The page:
Serbin Studio performed architectural design and construction documentation for the first Park and Ride facility for Buckeye, Arizona. The facility provides 500 semi covered parking spaces. The pedestrian and auto shade structures, security building and site features were designed to reflect the long standing agricultural history and character of Buckeye, Arizona. Buckeye founded in 1888 is best known for cotton fields, water canal system and small town hospitality.
The facility has served as a community arts center for the last 50 years. The center includes performing arts, ceramics, glass, fibers and metal art workshops. The project is a renovation and addition of an existing building as office and storage space , utility upgrades, ADA compliance and lobby entry space in the basement and upper level conversion of an existing brick structure from the 1960’s. The new three story reception serves as an egress exit and entrance on the North side of the park. In the past the building turned its back on the patron arriving and parking on the North side. The new steel stairway and elevator tower connect the North Building to the South Building allowing ADA patrons to enjoy all the programs the facility has to offer. Read the full story of this project on the Serbin Studio Blog!
Foothills Village is owned and operated by the City of Phoenix Housing Department. The 20 acre public housing site has 200 multi-family apartments. The renovation project was intended to improve the appearance of the buildings, reflect the new developments of the surrounding neighborhood and provide a better living environment for the residents. Through the use of color, texture and architectural enhancements, the existing buildings were dramatically improved. A new central plant and chiller system was designed to replace the boiler system and roof top units. By implementing this system, water usage was reduced by 40 percent.
This project is a renovation of an existing Baptist church that was built in 1965 into a 500 seat theater with proscenium stage. The building is a part of a cluster of buildings that make up the Center for Arts located along the I-10 deck park along 3rd Street in Phoenix, Arizona. Serbin Studio worked with Westlake Reed Leskosky during the programming and design phase to assign square footage to the numerous functions that were required. The basement was designed with back of the house spaces such as public spaces, performance spaces, stage support, performer support, services, Parks and Arts Departments shared spaces, Arts and Business Council and vertical circulation. Some of the performer support spaces were chorus dressing rooms, principal dressing rooms, wardrobe and laundry, green room and catering kitchen. The first floor is designated primarily for the stage and seating. Since the building is along the First Fridays Art Walk, a first of the month open gallery event, there is an art gallery within the concession and ticket office. The second floor is mostly for the control room, cat walks, a multi-purpose room for rehearsal, and storage.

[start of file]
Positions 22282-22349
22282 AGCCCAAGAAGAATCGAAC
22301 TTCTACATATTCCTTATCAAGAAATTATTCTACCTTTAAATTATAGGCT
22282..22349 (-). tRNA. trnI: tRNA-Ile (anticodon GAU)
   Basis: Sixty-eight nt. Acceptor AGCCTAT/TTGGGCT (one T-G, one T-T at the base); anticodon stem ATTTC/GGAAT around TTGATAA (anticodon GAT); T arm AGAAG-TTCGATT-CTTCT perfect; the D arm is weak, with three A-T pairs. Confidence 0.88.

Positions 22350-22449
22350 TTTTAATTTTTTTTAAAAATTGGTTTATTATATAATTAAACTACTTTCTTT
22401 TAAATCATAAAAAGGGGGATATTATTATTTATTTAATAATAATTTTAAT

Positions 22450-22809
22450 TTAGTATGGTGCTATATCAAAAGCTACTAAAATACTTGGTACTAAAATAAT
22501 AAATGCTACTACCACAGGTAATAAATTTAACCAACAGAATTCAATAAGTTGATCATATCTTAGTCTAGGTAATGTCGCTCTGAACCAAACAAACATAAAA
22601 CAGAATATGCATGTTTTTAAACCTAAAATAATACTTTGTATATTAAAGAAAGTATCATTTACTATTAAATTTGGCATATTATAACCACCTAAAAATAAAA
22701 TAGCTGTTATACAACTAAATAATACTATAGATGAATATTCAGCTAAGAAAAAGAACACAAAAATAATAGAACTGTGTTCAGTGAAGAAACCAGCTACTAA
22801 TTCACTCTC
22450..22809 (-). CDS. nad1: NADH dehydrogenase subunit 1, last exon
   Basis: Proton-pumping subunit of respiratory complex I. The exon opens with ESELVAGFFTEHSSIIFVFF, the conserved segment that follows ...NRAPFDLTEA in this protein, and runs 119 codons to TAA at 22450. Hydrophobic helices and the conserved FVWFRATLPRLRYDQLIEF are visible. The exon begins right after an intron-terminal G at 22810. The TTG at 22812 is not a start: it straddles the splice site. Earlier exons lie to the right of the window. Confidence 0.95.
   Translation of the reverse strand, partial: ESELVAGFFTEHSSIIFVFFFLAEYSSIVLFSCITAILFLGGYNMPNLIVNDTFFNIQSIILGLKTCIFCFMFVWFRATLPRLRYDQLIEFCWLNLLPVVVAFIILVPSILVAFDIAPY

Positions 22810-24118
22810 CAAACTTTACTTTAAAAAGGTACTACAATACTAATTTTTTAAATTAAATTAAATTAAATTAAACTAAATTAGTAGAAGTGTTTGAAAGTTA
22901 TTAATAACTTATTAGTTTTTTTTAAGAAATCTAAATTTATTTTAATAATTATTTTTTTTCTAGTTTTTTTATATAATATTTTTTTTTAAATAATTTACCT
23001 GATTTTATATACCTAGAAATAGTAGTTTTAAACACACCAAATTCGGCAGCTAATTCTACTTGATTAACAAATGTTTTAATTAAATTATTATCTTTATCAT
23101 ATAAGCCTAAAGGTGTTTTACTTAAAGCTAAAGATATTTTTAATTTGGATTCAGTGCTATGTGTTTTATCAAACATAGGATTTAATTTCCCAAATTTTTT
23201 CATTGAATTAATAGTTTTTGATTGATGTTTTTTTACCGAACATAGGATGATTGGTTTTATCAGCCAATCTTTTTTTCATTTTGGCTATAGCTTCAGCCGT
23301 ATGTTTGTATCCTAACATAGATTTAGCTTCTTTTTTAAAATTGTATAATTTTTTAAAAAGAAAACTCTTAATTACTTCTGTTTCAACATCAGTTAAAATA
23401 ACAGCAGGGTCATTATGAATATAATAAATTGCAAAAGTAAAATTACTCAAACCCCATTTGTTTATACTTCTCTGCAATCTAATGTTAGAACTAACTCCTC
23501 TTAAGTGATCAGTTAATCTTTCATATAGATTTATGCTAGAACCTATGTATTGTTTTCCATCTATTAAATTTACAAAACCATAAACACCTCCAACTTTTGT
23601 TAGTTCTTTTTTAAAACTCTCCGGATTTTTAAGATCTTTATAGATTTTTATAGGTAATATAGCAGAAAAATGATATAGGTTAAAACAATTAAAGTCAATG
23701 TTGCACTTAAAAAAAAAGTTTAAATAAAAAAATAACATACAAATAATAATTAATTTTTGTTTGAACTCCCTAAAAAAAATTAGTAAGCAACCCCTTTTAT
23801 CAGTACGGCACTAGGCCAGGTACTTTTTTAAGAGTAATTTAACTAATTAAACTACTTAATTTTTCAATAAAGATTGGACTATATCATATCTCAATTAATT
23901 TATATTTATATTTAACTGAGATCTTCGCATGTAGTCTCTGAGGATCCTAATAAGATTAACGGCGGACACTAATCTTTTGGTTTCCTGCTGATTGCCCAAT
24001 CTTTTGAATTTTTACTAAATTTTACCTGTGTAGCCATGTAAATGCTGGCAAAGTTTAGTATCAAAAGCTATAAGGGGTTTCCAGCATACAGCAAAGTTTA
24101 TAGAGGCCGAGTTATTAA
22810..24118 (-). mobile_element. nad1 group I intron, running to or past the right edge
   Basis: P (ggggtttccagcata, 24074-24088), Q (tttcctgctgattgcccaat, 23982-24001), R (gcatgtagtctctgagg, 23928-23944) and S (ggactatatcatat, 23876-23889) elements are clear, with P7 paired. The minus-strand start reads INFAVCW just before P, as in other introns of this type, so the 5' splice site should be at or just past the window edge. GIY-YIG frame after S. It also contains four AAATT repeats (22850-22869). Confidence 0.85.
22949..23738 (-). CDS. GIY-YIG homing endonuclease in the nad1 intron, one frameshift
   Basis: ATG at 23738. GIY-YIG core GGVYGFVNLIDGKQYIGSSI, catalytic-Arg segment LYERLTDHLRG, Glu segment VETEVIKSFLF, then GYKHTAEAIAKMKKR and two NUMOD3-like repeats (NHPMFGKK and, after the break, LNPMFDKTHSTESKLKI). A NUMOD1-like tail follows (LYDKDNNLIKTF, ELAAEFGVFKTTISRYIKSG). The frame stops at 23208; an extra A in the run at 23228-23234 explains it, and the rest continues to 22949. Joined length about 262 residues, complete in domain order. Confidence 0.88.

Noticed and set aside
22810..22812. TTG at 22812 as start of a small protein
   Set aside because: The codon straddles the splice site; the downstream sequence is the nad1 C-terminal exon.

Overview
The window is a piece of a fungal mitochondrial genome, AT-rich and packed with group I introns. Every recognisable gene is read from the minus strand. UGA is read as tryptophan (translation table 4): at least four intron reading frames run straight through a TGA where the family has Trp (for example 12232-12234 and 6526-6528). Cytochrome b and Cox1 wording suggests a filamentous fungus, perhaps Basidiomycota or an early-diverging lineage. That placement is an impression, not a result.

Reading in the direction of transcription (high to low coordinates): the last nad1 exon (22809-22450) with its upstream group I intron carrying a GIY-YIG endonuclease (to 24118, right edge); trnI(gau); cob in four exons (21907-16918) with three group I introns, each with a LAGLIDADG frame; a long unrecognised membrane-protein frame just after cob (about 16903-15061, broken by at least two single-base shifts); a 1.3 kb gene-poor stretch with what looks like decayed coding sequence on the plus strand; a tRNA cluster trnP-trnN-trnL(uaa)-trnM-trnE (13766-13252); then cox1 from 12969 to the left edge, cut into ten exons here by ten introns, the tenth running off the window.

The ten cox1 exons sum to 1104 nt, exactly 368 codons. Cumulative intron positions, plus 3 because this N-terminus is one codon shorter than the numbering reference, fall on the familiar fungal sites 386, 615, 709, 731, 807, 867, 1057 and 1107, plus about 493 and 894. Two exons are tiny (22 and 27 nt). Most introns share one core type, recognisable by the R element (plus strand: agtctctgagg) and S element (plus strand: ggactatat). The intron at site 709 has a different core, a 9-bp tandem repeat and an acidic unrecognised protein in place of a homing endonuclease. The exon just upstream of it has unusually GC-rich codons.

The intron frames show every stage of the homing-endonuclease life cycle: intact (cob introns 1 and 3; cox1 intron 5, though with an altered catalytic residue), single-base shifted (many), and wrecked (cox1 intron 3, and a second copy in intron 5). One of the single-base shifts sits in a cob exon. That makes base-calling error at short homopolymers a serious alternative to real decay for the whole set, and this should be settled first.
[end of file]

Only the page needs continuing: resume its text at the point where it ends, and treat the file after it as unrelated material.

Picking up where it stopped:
The North and South Maintenance Facility projects included roofing, electrical, mechanical and accessibility upgrades over 3 year period between 2004, 2006 and 2007. The design team developed a complete design package and associated bidding documents for the project within the city budget.